A Modest Proposal

Lulu Press, Inc

A Modest Proposal is a Juvenalian satirical essay written and published anonymously by Jonathan Swift in 1729. Swift suggests that impoverished Irish might ease their economic troubles by selling their children as food for rich gentlemen and ladies.[2] This satirical hyperbole mocks heartless attitudes towards the poor, as well as Irish policy in general. Readers unacquainted with its reputation as a satirical work often do not immediately realize that Swift was not seriously proposing cannibalism and infanticide, nor would readers unfamiliar with the satires of Horace and Juvenal recognize that Swift's essay follows the rules and structure of Latin satires. Swift goes to great lengths to support his argument, including a list of possible preparation styles for the children, and calculations showing the financial benefits of his suggestion. He uses methods of argument throughout his essay which lampoon then-influential William Petty and the social engineering popular among followers of Francis Bacon.
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Publisher
Lulu Press, Inc
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Published on
Jan 11, 2013
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Pages
13
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ISBN
9781105544934
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Features
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Language
English
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Genres
Fiction / General
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Content Protection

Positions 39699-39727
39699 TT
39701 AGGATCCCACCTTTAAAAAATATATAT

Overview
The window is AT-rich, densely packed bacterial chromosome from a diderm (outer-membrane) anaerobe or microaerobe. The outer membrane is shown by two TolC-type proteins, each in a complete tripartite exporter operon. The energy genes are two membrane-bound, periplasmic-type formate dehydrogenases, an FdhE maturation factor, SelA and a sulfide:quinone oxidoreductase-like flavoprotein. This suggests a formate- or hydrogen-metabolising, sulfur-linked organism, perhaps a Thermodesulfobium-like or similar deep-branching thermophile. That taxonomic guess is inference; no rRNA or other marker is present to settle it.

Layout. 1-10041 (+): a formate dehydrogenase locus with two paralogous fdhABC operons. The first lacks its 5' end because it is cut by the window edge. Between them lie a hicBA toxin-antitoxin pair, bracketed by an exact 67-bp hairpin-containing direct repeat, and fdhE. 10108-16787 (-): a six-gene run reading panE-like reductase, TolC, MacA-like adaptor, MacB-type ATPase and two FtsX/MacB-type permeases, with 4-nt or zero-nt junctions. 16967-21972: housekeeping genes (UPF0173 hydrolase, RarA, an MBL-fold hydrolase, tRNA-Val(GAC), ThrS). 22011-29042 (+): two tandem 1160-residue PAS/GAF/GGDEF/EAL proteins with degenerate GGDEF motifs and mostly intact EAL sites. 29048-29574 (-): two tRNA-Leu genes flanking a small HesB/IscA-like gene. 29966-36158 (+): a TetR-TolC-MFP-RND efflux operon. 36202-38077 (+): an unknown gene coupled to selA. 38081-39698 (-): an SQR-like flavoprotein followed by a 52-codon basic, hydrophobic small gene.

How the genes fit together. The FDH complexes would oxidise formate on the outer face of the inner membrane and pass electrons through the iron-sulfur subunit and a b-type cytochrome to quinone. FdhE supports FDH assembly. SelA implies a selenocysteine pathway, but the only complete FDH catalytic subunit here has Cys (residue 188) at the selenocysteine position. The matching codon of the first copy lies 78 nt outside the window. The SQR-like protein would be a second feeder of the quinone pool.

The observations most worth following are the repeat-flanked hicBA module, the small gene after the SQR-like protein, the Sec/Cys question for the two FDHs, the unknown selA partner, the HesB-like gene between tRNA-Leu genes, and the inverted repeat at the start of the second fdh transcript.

This content is DRM protected.
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Available on Android devices
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Best remembered as the author of Gulliver's Travels, Jonathan Swift was a Dublin native whose political pamphleteering led to a London-based position as editor of a conservative periodical. This journal, written between 1710–1713, consists of 65 letters to his friend and protégée, Esther "Stella" Johnson, and her companion, Rebecca Dingley. The letters sparkle with the satirist's renowned wit and offer an intimate account of the personalities, politics, and drama of Queen Anne's court.
Swift was Stella's tutor when she was a child, and the pair formed a lifelong attachment. In contrast to the grand epistles Swift exchanged with Alexander Pope and John Gay, the letters to Stella were written with no thought of their eventual publication. Full of court gossip, bawdy jokes, and baby talk, they reveal the author's opinions, hopes, and disappointments with the immediacy and energy of real conversation. Swift offers tart assessments of the Duke of Marlborough ("covetous as Hell, and ambitious as the prince of it"), the Duke of Newcastle's daughter ("handsome, and has good sense, but red hair"), and other prominent figures of the era, including writers Joseph Addison, Richard Steele, and William Congreve. Details of his everyday activities — scrounging for dinner invitations, quarrels with his manservant, laments over the price of periwigs, coal, sedan-chairs, and other essentials — offer insights into eighteenth-century London life. Just as Swift's literary works reveal his wit and genius, his lively and affectionate letters provide glimpses of his very soul.
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